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Names of Group members: Asadullah khan Niazi Sohaib Ali Qureshi Ghulam Murtaza Faisal Sadiq Faisal Parvez

sheikh Zaid Sultan (1431-310029) (1431-310028) (1431-310273) (1431-310018) (1431-310001) (1431-310010)


Strategic Management

Assignment No : Submitted To : Date: Institute: (Islamabad Campus)

02 Sir Mr. Usman Siddiq 28TH March 2012 Preston University

Critically evaluate BCGS GROWTH SHARE MATRIX?

The Boston Matrix Definitions:
A graphical approach to resource allocation within a multi-segmented corporation. The growth-share matrix analyzes different divisions within a corporation and compares their growth rates and market shares with those of competitors. And the BCG Matrix also provides a useful way of screening the opportunities open to you, and helps you think about where you can best allocate your resources to maximize profit in the future.

Before going to understand the BCGS GROWTH SHARE MATRIX one should understand Market Share and Market Growth
To understand the Boston Matrix, you need to understand how market share and market growth interrelate. Market share is the percentage of the total market that is being serviced by your company, measured either in revenue terms or unit volume terms. The higher your market share, the higher the proportion of the market you control. Market growth is used as a measure of a market's attractiveness. Markets experiencing high growth are ones where the total market is expanding, meaning that its relatively easy for businesses to grow their profits, even if their market share remains stable. By contrast, competition in low growth markets is often bitter, and while you might have high market share now, it may be hard to retain that market share without aggressive discounting. This makes low growth markets less attractive.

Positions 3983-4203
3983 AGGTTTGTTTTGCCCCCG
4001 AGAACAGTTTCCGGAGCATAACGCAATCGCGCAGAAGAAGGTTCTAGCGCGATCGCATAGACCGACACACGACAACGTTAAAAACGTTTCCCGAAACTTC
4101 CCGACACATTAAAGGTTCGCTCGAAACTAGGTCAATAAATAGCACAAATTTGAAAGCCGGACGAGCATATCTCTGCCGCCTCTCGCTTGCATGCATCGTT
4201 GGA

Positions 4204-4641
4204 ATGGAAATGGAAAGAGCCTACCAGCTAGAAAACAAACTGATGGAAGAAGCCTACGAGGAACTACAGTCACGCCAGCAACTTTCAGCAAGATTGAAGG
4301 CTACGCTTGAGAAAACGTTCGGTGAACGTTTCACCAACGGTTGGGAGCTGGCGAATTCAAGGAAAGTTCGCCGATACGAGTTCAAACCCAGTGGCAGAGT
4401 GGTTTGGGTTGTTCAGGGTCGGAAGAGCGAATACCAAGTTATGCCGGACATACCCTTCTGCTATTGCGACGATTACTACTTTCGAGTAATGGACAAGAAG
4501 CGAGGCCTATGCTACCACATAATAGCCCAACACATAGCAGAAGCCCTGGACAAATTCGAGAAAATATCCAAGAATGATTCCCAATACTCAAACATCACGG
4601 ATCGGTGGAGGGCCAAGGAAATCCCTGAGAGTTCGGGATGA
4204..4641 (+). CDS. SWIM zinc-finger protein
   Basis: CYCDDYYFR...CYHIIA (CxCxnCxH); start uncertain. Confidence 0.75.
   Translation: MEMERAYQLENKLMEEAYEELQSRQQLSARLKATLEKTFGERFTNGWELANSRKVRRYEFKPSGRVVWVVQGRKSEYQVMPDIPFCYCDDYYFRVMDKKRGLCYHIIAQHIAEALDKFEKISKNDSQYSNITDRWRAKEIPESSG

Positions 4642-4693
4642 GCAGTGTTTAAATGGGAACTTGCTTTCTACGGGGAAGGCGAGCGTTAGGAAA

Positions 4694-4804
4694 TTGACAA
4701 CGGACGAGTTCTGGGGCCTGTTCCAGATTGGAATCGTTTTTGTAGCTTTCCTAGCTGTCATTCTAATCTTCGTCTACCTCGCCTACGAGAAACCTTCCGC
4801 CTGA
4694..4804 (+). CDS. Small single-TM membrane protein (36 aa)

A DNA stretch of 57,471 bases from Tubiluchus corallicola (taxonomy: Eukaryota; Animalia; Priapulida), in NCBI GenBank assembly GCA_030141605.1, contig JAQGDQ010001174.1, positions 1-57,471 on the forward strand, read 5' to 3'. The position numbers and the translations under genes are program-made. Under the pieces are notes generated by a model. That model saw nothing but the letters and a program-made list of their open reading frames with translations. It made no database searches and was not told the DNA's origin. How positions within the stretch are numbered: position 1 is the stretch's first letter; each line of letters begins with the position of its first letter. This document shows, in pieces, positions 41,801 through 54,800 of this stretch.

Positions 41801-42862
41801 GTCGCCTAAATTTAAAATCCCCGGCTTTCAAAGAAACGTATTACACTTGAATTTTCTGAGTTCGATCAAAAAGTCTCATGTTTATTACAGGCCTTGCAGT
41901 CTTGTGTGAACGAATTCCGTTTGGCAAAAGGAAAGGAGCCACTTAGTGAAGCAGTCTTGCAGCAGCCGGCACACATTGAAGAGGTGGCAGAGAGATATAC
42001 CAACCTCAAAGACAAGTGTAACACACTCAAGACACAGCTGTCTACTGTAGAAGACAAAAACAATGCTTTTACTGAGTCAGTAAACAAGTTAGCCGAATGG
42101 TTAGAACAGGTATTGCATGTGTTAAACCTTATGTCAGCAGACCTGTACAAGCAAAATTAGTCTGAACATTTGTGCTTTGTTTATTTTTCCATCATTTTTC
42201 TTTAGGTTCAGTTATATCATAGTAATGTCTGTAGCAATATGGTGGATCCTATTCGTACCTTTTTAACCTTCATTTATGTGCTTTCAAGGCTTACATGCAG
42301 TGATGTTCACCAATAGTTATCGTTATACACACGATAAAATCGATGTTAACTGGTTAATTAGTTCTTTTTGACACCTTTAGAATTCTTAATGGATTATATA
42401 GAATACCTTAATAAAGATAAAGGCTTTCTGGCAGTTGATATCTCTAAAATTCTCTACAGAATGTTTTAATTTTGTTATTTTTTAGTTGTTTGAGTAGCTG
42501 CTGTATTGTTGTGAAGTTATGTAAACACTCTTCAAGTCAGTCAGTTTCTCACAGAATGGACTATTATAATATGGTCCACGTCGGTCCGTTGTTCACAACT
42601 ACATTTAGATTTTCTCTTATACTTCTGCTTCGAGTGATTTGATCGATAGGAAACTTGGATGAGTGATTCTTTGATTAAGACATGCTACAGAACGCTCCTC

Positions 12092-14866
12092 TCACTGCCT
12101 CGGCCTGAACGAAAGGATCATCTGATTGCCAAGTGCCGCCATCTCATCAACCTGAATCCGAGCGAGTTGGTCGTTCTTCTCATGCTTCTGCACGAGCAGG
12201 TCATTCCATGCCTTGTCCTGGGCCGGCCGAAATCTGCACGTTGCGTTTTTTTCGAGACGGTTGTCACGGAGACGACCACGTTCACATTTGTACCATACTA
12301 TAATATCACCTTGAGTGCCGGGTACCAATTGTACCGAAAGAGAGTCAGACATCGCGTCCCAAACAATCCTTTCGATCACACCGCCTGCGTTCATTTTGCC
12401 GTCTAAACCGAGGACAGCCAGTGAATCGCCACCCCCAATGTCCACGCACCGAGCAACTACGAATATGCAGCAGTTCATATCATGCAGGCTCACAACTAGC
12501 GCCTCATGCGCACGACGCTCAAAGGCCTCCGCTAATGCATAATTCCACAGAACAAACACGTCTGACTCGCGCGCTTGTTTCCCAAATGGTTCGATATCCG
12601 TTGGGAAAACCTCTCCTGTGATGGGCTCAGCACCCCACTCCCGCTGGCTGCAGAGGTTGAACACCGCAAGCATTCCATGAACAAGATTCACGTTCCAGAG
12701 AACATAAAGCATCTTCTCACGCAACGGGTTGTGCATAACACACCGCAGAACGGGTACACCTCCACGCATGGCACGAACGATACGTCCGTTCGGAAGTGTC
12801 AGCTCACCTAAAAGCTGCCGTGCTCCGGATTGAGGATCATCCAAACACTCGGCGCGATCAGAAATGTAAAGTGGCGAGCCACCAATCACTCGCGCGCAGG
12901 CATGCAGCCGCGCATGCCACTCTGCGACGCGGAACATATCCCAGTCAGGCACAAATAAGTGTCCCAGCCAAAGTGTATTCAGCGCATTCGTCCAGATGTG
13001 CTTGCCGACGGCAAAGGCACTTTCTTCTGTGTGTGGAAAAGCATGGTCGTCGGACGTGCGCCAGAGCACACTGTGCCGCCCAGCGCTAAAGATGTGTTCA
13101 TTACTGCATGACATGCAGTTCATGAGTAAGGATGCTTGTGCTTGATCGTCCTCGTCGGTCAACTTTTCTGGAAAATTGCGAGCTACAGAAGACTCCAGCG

A case in point is Apple Computers flagship product called the iPod, which occupies a dominant 73% share the portable music player market (Cantrell 2006). Analysts believe it is the impetus for Apple's financial rebirth 40% of Apple's sales is attributed to the iPod product line (Cantrell 2006). Similarly, Dells PC line shares the same market dominance theory as the iPod. The PC manufacture giant occupies a worldwide market share of 18.1%, which is commensurate to its large market revenue above its competitors (see figure 2).










SBUs or products are represented on the model by circles and fall into one of the four cells of the matrix already described above. Mathematically, the mid-point of the axis on the scale of Low-High is represented by 1.0 (Drummond & Ensor 2004; Kotler 2003). At this point, the SBUs or products market share equals that of its largest competitors market share (Drummond & Ensor 2004; Kotler 2003). Next, calculate the relative market share and market growth for each SBU and product. Figure 3 depicts the formulas to calculate the relative market share and market growth. Figure 3

Oftentimes, if you are versed with a particular industry and companies operating in it, you could draw up a BCG matrix for any company without necessarily computing figures for the relative market share and market growth. Figure 4 depicts a fairly accurate BCG growth-share matrix for Apple Computer developed in the spring of 2005 without the author calculating the relative market share and market growth.

Understanding the Matrix

The Boston Matrix categorizes opportunities into four groups, shown on axes of Market Growth and Market Share: